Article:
This case is meant to raise issues involved in determining whether scientific misconduct has been committed. Recently, a uniform definition for scientific misconduct has been proposed for all federal funding agencies.(1) In the current proposal, research misconduct is defined as fabrication, falsification or plagiarism in proposing, performing or reviewing research, or in reporting research results. Fabrication is making up results and recording and reporting them; falsification is manipulating research materials, equipment or processes, or changing or omitting data or results such that the research is not accurately represented in the research record; and plagiarism is the appropriation of another person's ideas, processes, results or words without giving appropriate credit, including those obtained through confidential review of others' research proposals and manuscripts. It is important to note that research misconduct does not include honest error or honest differences of opinion.
In this case study, Brighton is concerned that her data are being falsified. In contrast, Gilligan feels he is presenting the data in a favorable manner. As scientists we are influenced by our working hypotheses, but we need to be aware of the possibility of self-deception or delusion when interpreting our results. Gilligan feels that standards for presenting data vary among formats, i.e., grants, publications, etc. Undoubtedly, many scientists would agree. When writing a grant proposal, spin doctoring or salesmanship may be needed to convince the reviewers of the importance and feasibility of a project. But when does a "positive spin" become falsification of data?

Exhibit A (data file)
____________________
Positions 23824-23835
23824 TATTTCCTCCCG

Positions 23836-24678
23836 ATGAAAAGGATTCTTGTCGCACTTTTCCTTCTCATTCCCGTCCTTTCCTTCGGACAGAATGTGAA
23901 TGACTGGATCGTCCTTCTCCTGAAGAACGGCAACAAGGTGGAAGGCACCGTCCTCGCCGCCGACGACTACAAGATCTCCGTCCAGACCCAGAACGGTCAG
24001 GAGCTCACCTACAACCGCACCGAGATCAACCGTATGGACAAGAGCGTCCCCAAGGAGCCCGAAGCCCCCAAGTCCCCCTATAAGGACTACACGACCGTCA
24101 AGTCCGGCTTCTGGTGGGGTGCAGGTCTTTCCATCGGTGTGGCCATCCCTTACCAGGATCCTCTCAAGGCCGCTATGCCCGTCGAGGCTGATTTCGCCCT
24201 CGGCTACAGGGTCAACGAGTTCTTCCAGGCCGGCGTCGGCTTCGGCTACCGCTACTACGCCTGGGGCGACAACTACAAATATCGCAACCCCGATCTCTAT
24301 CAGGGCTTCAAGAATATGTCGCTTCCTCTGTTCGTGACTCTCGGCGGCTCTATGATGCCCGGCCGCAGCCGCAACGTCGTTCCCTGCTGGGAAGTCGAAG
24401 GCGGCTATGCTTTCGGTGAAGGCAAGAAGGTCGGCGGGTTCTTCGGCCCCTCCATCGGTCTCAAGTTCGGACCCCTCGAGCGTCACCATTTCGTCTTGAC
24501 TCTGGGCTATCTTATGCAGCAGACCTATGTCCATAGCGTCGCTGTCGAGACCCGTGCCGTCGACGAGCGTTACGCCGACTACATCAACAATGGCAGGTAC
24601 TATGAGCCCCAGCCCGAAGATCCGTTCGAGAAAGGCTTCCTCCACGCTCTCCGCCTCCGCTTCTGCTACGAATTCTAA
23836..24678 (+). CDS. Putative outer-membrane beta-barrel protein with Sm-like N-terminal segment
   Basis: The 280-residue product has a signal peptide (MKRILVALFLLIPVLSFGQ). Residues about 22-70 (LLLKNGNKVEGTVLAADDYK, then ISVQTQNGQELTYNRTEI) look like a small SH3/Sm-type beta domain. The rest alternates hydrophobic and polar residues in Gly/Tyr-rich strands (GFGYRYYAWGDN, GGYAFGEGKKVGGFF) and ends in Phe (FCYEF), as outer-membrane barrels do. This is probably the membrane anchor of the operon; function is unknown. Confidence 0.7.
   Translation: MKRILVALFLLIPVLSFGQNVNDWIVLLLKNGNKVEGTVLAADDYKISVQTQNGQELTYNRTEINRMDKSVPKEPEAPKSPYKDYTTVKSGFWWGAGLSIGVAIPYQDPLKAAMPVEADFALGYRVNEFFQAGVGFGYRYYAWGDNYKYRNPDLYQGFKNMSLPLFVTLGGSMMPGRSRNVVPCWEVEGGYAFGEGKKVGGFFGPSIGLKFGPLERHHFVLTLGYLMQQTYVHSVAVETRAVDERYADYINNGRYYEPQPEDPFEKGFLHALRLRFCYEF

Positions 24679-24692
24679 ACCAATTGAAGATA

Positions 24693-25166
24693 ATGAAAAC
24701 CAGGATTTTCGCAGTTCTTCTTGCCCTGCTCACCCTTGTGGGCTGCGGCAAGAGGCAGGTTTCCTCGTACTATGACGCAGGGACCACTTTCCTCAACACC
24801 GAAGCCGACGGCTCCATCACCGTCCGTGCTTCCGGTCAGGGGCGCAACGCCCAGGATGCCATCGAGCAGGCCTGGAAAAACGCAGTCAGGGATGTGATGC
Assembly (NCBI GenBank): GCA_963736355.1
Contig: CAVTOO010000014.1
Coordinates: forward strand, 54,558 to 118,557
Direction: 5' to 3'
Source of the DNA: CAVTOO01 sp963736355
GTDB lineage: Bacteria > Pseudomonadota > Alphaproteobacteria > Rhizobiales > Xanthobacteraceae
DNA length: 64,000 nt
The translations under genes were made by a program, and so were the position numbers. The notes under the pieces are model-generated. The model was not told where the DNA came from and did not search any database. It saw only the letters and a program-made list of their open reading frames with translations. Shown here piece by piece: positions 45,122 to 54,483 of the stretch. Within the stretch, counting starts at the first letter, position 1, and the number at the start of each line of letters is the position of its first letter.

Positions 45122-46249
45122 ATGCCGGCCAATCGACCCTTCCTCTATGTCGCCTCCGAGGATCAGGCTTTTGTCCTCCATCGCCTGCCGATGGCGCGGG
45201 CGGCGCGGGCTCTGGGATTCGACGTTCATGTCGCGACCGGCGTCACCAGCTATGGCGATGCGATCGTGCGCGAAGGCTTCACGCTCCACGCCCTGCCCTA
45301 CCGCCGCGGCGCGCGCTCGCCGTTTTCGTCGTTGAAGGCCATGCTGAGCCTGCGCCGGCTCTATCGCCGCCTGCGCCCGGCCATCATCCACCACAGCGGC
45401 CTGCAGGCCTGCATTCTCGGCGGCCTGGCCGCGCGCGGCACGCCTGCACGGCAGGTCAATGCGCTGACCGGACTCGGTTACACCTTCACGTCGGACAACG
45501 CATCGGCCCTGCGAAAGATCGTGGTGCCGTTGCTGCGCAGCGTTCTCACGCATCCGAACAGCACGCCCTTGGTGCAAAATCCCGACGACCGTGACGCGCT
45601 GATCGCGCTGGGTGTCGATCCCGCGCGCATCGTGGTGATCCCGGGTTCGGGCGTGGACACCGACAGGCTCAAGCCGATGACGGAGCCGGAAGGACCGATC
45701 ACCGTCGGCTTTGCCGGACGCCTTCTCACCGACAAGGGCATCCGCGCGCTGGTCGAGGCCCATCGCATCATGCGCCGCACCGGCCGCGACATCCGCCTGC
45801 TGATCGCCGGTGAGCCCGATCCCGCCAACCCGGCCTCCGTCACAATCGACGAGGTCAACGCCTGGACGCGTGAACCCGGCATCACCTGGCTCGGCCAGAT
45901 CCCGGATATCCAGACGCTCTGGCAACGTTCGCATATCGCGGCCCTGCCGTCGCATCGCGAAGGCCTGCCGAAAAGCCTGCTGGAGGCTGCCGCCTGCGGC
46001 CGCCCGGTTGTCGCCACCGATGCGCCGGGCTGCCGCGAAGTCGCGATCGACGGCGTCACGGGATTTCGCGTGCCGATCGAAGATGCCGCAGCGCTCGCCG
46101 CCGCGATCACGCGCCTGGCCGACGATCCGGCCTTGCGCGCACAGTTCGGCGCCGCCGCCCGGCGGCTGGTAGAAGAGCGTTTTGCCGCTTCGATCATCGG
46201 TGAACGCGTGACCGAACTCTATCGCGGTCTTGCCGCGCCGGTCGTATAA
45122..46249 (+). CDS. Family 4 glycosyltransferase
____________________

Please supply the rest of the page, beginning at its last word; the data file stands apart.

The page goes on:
According to the proposed definition of misconduct, changing and omitting data in the research record are not permitted. The research record is defined as the record of data or results that embody the facts resulting from scientific inquiry, and includes, for example, laboratory records, both physical and electronic, research proposals, progress reports, abstracts, theses, oral presentations, internal reports and journal articles. This list suggests that high standards must be applied in all formats for data recording/presenting.
The second set of questions is designed to generate discussion of institutional and government policies for reporting misconduct. Reporting scientific misconduct is obviously a sticky situation for all scientists; however, students and post-docs are in a difficult, tenuous position when they feel their adviser/mentor is falsifying or misinterpreting data. Consult institutional policies for reporting misconduct before presenting this case study. Additionally, consult the following websites for government misconduct regulations: http://www.ori.dhhs.gov; http://www.nsf.gov/oig/resmisreg.pdf; http://ori.hhs.gov/misconduct/index.shtml.
- (1)The Federal Register, October 14, 1999 (Volume 64, Number 198), pp. 55722-25. http://onlineethics.org/reseth/misc.html.